Robin Stevens’ series of 1930s murder mysteries featuring schoolgirl detectives Wells and Wong draw inevitable comparisons with Enid Blyton and Agatha Christie, but the ‘Murder Most Unladylike’ books have a couple of beguiling heroines in Daisy and Hazel that create a uniquely entertaining series.
Why did you choose to set your Wells and Wong detective stories in the 1930s?
The 1930s are a time period that I love. There’s such an interesting mix of danger and fun in the way people thought and behaved, and the clothes are utterly glamorous. And, of course, the 1930s was boom time for Golden Age crime novels. When we think about the 1930s now we think about Poirot and Miss Marple – so it’s very easy to imagine a murder mystery series then!
How do you ensure the authenticity of your 1930s setting?
I do a lot of research. I mostly read novels and non-fiction written during the years I’m writing about – they show me how people were really thinking and talking, what they were worried about and what they ate. I even find lovely details about how things smelled and so on that aren’t in more recent history books!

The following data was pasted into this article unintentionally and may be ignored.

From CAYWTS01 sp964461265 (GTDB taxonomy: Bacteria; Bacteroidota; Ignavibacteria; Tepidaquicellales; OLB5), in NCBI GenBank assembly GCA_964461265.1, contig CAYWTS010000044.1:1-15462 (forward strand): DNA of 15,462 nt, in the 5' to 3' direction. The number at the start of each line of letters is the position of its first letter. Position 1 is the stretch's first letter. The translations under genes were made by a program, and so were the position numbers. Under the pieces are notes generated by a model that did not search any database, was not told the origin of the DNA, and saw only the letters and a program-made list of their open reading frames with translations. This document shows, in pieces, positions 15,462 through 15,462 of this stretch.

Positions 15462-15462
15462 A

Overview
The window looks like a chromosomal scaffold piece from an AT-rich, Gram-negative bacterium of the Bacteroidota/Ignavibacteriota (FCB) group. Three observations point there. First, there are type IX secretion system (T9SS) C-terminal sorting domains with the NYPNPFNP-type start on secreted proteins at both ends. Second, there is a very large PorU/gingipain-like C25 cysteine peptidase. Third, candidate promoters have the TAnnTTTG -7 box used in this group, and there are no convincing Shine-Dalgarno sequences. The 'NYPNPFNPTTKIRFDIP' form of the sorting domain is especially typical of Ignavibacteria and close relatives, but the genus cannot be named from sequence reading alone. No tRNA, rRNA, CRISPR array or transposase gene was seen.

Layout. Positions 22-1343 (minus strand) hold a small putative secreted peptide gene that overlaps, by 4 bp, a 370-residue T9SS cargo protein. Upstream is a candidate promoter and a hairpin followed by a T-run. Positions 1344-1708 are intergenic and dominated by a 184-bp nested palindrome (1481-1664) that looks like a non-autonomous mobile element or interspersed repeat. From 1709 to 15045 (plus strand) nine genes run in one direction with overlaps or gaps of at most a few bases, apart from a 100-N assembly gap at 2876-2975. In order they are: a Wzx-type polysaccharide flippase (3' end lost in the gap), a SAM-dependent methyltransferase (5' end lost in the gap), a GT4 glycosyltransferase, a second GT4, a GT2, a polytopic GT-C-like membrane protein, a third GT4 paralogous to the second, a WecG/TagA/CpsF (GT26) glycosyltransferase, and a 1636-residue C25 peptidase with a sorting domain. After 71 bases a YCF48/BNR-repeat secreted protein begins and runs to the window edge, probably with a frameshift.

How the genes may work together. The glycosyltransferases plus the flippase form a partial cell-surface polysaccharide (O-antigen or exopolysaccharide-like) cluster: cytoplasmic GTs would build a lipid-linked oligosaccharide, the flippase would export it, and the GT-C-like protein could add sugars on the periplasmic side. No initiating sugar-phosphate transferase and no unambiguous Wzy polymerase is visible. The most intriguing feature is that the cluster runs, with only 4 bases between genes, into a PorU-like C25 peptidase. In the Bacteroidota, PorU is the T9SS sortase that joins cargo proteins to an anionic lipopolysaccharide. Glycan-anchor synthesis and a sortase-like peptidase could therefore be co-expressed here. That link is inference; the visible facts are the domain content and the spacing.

Were Daisy and Hazel inspired by real or fictional people or by aspects of either real or
There are two answers to this! First, Daisy and Hazel began life as little girl versions of my two favourite detectives, Sherlock Holmes and Hercule Poirot. Like Holmes, Daisy is brilliant, cold-hearted and very English, and like Poirot, Hazel is a kind, logical and comfort-obsessed immigrant. But they’re also based on real people, my group of friends from boarding school. There’s not a single real person who is Hazel or Daisy, but the girls I knew at school all inspired their characters.
Who are your literary heroes and heroines?
Oh, Agatha Christie, of course! I also love Dorothy Sayers, Josephine Tey and Arthur Conan Doyle. I’m also very influenced by the books that made me a reader as a child – Diana Wynne Jones, Eva Ibbotson and Terry Pratchett.